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Beck Gets Serious

Gerald Marzorati: “In the increasingly globalized realm of pop, it has perhaps become too easy to overlook the fact that much of the music, and most of the best of it, remains stubbornly rooted in place. The rock the Strokes make is fundamentally downtown New York rock (Velvet Underground, Television, Richard Hell and the Voidoids); the rock the White Stripes play is, in essence, Detroit rock (Mitch Ryder, MC5, Iggy Pop and the Stooges). The music Beck makes is to a great degree informed by the musical traditions of Los Angeles.”

I love album reviews like these. They're not simply what the album is about or what the components are, but rather a brief history of the influences that went into the album's production (in this case, the importance of place in pop music). Beck has a unique ability to blend country sensibility yet have appeal among hiphop heads. If it's anything like Mutations (that album's "Nobody's Fault But My Own" being easily on my top 5 saddest songs of all time), I might have to take a look at his new joint.

Meeting People Through Websites

Kottke on meeting people through websites: “Anyone who meets me online -- including possible friends, fellow Web design enthusiaists, or potential employers -- has access to 4+ years of my thoughts before they even have to strike up a conversation. That's damn powerful stuff.”

This is in line with what I've been thinking about lately. I've met a lot of interesting people I've online, and the vast majority of them have been people who found me through my website. I've even been fortunate to meet some of them in the physical realm. Some people whom I'd describe as online friends (since that's where the majority of our conversations take place) I've actually met IRL before I knew about their online lives, like David and Tina, and some, like Lisa, Chunshek and Paulo, live so far away that online is the only way to communicate (Lisa and I have chatted on the phone twice, so we actually know what each other sounds like).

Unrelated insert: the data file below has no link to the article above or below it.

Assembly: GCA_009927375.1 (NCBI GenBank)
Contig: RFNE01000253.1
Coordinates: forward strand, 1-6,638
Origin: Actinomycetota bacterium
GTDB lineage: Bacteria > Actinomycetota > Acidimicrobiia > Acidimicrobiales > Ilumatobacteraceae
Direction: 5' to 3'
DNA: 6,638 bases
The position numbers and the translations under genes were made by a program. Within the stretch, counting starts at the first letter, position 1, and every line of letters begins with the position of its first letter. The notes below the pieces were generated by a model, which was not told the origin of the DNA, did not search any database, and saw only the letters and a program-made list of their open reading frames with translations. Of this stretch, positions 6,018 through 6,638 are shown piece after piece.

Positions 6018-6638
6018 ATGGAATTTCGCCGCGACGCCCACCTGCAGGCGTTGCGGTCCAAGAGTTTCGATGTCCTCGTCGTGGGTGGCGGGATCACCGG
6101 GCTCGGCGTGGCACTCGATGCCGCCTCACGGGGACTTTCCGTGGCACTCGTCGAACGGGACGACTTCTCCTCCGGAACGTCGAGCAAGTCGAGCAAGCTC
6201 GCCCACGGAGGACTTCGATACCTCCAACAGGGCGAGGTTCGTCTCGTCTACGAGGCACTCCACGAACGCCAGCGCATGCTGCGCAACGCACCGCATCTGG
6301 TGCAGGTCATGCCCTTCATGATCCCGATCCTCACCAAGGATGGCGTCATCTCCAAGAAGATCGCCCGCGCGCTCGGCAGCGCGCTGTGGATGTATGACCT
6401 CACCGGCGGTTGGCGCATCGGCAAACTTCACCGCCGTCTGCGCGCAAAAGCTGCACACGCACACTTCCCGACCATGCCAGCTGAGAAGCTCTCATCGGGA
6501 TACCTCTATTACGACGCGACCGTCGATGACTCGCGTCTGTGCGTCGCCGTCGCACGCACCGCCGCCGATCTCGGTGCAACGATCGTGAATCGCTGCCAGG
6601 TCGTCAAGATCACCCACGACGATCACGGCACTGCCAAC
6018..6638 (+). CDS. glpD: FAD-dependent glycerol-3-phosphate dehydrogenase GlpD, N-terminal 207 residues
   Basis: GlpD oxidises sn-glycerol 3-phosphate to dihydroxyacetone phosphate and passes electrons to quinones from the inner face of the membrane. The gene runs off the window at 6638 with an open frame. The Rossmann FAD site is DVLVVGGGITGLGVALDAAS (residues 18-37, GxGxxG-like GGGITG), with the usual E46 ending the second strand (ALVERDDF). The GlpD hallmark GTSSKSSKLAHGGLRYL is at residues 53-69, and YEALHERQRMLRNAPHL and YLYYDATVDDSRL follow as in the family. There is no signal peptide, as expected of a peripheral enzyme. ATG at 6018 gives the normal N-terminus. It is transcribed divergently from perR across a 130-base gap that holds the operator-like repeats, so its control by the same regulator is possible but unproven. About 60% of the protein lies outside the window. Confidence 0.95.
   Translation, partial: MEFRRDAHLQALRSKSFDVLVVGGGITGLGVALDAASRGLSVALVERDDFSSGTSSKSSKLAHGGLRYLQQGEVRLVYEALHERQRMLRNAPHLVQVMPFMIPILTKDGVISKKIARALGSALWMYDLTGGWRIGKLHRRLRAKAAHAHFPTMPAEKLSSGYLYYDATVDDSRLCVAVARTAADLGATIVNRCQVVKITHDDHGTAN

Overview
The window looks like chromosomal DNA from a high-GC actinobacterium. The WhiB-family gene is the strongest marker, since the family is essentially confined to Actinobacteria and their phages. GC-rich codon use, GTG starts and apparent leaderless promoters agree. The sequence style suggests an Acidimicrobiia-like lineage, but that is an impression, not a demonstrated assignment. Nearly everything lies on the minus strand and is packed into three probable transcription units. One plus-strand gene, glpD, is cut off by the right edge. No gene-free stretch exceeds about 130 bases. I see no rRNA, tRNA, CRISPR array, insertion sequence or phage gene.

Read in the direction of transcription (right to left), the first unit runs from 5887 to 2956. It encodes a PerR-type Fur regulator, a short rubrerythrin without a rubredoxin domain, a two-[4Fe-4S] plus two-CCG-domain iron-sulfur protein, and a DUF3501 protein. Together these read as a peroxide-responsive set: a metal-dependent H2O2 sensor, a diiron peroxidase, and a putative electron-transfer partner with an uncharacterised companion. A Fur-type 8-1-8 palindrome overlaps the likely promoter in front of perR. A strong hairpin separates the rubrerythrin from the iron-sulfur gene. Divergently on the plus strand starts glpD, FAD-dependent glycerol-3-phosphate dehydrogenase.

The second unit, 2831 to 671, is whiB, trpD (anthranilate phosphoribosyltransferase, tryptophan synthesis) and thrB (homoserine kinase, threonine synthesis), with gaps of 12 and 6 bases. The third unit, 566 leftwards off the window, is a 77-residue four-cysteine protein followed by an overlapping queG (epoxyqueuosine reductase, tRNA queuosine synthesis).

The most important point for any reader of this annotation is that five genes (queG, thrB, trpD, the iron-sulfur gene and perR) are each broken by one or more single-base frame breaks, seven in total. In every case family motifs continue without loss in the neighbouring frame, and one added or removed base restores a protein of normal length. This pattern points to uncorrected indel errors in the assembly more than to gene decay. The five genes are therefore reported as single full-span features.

I'm not so sure about the matchmaker stuff the guy Kottke links talks about though. I still think that, despite articles on Salon.com and the like to the contrary, online dating is a little weird and awkward. In this field I have a little bit of experience, but due to the killer combination of trepidation (it's still weird explaining to my parents that I have online friends, much less that I've tried my hand at online dating) and laziness (my ad is devoid of hilarity), it's never gotten past the email stage.

Then again, this is the year 2002, and I know people who actually put online ads because they want to meet new people. It's funny though, because I didn't initially think of blogging as a way to meet people nor as a way for them to get to know me (my intentions were purely self-interested, in that I wanted to get the repetitive thoughts in my head out of my head). Now though, I think of blogging as a really good way to get a fairly detailed first impression of a person, keeping in mind that people's online personas are different than their offline ones (oh, don't deny it, your online persona is different than your offline persona, however slightly).

So now when people say to me that they've heard a lot about chatting but are having trouble meeting people online, I just tell them to put up a website, preferably a weblog.

Goodbye Taiwan?

Invading Iraq: pros and cons

Nicely laid out, in a kinda humourous way too: (e.g. "Goodbye Taiwan"). Slight problem with the following quote:

"The whole "regime change" effort by Bush could turn out to be a cakewalk. Or it could be a complete disaster."

Those are the two opposite extremes of possible outcomes. It could also be a minor victory, or a minor disaster, or could result balancing out in terms of costs and benefits. It's a bit of a tautological argument, like saying it's either going to rain tomorrow or it's not.

Cool graphic though.

I thank Tina for the link.

Neptunes Produced

Songs produced by the Neptunes

Totally unformatted, but who cares. I'm feelin' the Neptunes vibe (ever since N.O.R.E's Superthug, but now more so because of N.E.R.D.'s album), so I'll probably have to download most of the songs listed there. They're in the same vein as Mannie Fresh, Swizz Beats and Timbaland (you know, how you're not supposed to like them, but they're just too catchy), the first two who have seemed to fade from the spotlight, and the latter who has changed his style somewhat.